Drinking alcohol or using other substances

“So, basically, you’re saying anyone who’s had sex while they were drunk has actually raped someone.”

“The law says that in some situations a person may be affected by alcohol or drugs so much that they can’t give legal consent. When a person can’t give legal consent, any sexual activity with them is sexual assault. If you want to do something sexual with someone who’s been drinking alcohol or using drugs, you must be very careful that their thinking is clear. They must be able to decide freely if they want to be sexual with you and be able to communicate their consent clearly.”

“If a person is unconscious or incapable of consenting due to the use of alcohol or drugs, he/she/they cannot legally give consent. Without consent, it is sexual assault.”

“Alcohol is the number one drug used in drug-facilitated sexual assault.”

“Some people who have been sexually assaulted blame themselves because they were drinking and might not describe what happened to them as sexual assault. If they didn’t consent, it is considered sexual assault.”

Assumptions about perpetrators

“But they’re such a nice person! I’ve never been uncomfortable around them.”

“Different countries have different understanding so they just do it more.”

“Most sexual assault is committed by strangers….usually outside in dark, dangerous places.”

“About 80% of the time, the survivor knows the perpetrator. They can include dating partners, acquaintances, and common-law or married partners.”

“Just because you have never experienced something with a person doesn’t mean others haven’t.”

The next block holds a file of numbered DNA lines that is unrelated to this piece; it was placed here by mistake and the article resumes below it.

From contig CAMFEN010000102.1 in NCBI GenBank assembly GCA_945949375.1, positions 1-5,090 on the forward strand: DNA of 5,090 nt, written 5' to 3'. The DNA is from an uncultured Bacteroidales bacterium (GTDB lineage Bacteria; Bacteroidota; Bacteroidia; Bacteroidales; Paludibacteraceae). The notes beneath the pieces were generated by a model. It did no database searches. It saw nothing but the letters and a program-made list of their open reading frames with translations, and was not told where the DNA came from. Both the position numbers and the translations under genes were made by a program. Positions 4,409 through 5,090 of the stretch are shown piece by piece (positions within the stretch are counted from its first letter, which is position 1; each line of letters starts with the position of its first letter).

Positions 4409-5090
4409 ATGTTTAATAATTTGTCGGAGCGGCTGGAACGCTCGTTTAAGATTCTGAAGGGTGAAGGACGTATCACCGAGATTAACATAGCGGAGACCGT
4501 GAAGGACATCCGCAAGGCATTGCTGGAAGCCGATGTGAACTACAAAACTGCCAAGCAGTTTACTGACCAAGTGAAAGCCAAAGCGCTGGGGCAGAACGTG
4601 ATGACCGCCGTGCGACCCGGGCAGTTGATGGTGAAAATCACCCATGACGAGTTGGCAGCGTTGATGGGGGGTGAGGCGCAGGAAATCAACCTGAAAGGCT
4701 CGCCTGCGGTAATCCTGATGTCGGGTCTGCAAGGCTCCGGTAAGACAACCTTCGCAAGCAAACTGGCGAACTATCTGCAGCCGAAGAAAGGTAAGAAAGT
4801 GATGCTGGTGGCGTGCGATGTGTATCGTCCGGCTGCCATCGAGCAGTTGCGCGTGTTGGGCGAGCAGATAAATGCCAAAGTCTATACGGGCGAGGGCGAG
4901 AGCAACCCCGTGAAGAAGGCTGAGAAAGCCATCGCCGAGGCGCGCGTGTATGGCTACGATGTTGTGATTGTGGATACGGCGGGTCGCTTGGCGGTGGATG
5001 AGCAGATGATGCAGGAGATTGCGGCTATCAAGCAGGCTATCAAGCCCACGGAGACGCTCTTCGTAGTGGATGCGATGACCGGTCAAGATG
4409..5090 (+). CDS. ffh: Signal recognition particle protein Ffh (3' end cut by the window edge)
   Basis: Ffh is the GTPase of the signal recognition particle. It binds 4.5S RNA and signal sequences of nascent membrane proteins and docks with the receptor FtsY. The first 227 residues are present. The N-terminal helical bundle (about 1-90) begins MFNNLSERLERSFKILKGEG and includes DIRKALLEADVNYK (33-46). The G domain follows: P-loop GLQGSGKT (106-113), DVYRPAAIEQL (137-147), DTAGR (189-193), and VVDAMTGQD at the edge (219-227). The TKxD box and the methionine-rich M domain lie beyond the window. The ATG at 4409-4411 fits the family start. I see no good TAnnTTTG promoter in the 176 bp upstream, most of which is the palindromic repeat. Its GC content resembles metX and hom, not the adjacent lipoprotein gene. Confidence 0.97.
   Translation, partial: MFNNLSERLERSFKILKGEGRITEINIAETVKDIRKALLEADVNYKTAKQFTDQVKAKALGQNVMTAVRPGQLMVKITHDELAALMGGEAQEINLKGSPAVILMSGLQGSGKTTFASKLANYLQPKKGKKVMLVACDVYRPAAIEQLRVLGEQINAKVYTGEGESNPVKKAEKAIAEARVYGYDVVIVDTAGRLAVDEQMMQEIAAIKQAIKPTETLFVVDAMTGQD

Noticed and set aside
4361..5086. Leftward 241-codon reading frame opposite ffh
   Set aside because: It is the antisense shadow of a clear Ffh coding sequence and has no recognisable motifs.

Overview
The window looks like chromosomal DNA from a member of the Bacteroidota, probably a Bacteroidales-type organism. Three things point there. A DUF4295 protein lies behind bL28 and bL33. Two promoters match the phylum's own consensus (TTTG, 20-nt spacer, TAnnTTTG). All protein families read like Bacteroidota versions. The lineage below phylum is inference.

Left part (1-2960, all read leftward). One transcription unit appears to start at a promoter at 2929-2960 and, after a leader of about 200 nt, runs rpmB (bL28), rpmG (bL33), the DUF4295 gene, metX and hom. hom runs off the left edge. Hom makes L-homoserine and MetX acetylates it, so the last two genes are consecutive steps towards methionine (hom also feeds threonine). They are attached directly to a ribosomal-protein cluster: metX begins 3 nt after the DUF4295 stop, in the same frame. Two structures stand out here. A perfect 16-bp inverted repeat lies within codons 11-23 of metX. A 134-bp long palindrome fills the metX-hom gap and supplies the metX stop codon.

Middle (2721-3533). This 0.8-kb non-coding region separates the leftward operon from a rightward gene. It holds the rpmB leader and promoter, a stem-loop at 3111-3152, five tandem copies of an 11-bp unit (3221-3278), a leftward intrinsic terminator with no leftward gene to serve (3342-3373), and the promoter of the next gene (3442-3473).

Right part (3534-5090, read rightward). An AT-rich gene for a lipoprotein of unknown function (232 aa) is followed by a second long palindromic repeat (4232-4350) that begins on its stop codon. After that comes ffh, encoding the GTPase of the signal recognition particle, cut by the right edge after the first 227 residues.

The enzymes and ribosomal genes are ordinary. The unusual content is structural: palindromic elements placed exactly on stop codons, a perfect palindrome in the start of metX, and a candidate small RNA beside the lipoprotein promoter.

“We need to be careful with really broad generalizations about specific cultures. Perpetrators come from many different cultures and backgrounds. People from the same culture may hold very different values.”

“The majority of sexual assaults happen in private spaces like a residence or private home.”

Adapted from: Sexual Violence and Prevention Response Office. (2020). Bystander Intervention (Facilitation notes). Thompson River University. Used with permission.

Transitions and Difficult Conversations

While facilitating, you are likely to encounter challenging moments when you might not be sure how to respond, when you strongly disagree with the perspective of the learner, or when the conversation has shifted in a direction that makes you concerned for the comfort and safety of other learners.

Below are some potential responses for handling difficult moments (Sexual Violence and Prevention Response Office, 2020):

  • “Interesting. I’m not sure how to respond to that. Let me think on that for a minute and I’ll bring us back to that”
  • “I’m not comfortable with where this conversation is going. I’d like to bring us back to some of the activities/questions we had planned.”
  • “I’m just getting conscious of time here. Let’s move on for now.”
  • “How do you think that comment might land for a survivor? I’m reminded of the commitments we all made when we came to the workshop…”
  • “Tell me more about that.”
  • “Where did you learn that/where does that thinking come from? Does anyone benefit from that?”
  • “It’s okay for us to agree to disagree. Let’s move on for now.”



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Consent & Sexual Violence: Training and Facilitation Guide Copyright © 2021 by Sexual Violence Training Development Team is licensed under a Creative Commons Attribution 4.0 International License, except where otherwise noted.